CHRISTIE RETURNS, STARTS POINTING FINGERS…. To put a coda on a story that came up this week, New Jersey Gov. Chris Christie (R) left for Florida on Sunday after being told of an impending blizzard headed for his home state. His lieutenant governor was also away, and their simultaneous trips left the emergency response in the hands of state Senate President Stephen Sweeney (D), who served as the acting governor.
The result was a flap that undermined Christie’s image as a hands-on, take-charge chief executive. It didn’t help that the governor chose not to cut short his Disney World vacation, leaving Democratic officials to do all the heavy lifting (sometimes literally) while Christie enjoyed some fun in the sun.
When asked about the hundreds of people trapped in their homes for days, Christie said unless they lived on state roads, it’s not something his administration would have been able to change.
“If someone is snowed into their house, that’s not our responsibility,” Christie said.
When asked about mayors who said they were forced to divert their resources to unplowed state roads instead of clearing local roads Christie said, “I know who these mayors are and they should buck up and take responsibility for the fact that they didn’t do their job.”
One wonders if Christie thinks he did his job.
Asked about the timing of his trip, the governor added, “My first and most important responsibility, in my view, is as a husband and a father.”
At face value, that sounds fine, but the circumstances don’t exactly help his case. The storm was serious enough for the acting governor to declare a state of emergency, coordinate with state and local agencies, and activate the National Guard. While this was going on, Christie’s “first and most important responsibility” was to hang out at the Magic Kingdom?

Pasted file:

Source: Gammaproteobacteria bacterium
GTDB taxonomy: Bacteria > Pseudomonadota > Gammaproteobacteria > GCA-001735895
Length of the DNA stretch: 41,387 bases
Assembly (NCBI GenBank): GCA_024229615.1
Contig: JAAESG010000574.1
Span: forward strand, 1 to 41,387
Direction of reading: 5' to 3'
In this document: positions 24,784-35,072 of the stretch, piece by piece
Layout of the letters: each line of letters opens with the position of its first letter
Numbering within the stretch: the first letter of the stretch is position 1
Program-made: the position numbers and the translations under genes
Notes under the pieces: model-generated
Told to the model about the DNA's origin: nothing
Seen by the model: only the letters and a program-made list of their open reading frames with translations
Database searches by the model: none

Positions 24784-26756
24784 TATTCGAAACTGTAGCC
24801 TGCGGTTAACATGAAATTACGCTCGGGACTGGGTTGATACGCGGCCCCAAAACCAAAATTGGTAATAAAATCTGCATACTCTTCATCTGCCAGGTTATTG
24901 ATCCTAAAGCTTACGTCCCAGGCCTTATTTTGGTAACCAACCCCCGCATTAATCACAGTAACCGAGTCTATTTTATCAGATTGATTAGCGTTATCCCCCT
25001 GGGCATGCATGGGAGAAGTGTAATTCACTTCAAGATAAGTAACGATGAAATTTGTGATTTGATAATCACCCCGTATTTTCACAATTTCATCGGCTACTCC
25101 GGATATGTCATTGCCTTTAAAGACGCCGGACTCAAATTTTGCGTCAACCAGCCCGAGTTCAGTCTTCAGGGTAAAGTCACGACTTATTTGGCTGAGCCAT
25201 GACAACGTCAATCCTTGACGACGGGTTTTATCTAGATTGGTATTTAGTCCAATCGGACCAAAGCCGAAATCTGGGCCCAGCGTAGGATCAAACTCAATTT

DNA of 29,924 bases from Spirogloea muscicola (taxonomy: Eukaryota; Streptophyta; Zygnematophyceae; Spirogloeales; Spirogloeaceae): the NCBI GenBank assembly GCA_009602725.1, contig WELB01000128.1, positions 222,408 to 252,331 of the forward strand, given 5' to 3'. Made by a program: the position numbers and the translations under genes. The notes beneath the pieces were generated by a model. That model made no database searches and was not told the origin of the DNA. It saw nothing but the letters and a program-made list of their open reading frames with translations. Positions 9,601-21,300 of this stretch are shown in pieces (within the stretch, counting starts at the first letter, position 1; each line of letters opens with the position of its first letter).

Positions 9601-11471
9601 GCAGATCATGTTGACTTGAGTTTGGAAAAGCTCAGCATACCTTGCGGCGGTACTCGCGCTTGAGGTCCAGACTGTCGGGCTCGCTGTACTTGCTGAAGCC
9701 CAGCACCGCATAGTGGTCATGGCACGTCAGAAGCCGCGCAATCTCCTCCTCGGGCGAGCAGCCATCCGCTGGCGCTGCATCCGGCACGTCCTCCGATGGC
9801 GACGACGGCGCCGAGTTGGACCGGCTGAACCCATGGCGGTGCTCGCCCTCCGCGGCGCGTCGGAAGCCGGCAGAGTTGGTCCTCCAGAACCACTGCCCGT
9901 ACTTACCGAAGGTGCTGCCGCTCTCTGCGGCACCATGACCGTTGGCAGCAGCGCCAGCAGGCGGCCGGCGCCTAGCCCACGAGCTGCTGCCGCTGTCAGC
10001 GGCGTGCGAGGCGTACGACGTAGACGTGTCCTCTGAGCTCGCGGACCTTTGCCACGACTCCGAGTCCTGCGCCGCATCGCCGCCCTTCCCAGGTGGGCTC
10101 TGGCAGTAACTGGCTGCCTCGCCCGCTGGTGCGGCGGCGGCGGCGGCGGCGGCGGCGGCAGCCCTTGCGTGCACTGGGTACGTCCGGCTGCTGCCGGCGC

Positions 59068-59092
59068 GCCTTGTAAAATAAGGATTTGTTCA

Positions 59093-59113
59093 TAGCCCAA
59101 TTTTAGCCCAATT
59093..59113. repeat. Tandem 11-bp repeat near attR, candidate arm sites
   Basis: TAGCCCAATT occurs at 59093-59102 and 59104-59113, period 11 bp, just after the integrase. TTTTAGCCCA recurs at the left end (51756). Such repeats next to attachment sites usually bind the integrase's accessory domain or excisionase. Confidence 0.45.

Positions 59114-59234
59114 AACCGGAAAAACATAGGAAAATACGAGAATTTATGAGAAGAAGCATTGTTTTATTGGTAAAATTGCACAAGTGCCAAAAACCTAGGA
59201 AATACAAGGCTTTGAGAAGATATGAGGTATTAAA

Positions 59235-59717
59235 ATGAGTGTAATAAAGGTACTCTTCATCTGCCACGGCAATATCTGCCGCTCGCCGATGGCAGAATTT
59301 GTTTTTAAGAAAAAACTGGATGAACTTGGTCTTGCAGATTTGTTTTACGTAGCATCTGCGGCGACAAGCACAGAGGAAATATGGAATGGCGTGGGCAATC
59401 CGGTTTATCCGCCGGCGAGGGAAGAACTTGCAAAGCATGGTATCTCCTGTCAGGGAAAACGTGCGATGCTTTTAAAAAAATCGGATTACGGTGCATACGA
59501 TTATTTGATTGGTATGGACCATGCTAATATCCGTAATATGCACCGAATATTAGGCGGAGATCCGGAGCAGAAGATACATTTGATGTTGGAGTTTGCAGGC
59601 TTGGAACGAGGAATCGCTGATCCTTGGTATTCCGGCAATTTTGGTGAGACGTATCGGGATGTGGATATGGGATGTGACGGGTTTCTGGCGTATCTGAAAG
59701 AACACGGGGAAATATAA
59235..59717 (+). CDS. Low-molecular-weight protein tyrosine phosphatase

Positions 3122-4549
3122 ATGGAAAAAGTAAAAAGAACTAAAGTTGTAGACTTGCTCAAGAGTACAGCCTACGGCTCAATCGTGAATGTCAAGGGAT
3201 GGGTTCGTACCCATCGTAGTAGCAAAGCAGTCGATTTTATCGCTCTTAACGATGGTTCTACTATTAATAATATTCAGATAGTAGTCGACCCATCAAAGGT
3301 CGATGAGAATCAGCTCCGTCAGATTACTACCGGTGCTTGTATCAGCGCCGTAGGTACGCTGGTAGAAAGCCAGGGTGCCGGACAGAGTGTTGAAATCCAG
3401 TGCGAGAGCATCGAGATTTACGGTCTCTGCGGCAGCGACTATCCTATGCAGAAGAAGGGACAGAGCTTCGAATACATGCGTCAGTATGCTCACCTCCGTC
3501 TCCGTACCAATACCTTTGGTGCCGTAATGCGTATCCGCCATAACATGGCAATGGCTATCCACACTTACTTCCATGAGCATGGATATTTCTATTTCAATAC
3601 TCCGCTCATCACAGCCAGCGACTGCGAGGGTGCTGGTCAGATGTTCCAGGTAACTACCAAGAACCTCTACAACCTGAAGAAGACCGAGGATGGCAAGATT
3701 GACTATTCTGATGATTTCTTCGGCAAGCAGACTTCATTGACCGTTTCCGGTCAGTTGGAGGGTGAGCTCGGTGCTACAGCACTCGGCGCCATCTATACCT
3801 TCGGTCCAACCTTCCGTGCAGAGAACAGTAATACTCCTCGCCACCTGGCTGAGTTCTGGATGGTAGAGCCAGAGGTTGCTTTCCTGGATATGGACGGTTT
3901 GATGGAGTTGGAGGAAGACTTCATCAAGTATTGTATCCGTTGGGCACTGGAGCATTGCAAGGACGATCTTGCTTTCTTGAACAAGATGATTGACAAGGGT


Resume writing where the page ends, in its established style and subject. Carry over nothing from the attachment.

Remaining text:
A Wall Street Journal report added yesterday that Christie “has several times criticized lawmakers for being on vacation.” Oops.
Just to reiterate a point from the other day, I really don’t blame Christie for wanting to take a break. Everyone, including the governor and lieutenant governor of New Jersey, is entitled to a vacation, and I haven’t seen any evidence to suggest New Jersey’s response to the storm would have been any different had its chief executive stuck around to oversee the response.
But the circumstances nevertheless look bad for Christie, who seems to have run into a political problem that belligerence and YouTube-ready antagonism can’t solve.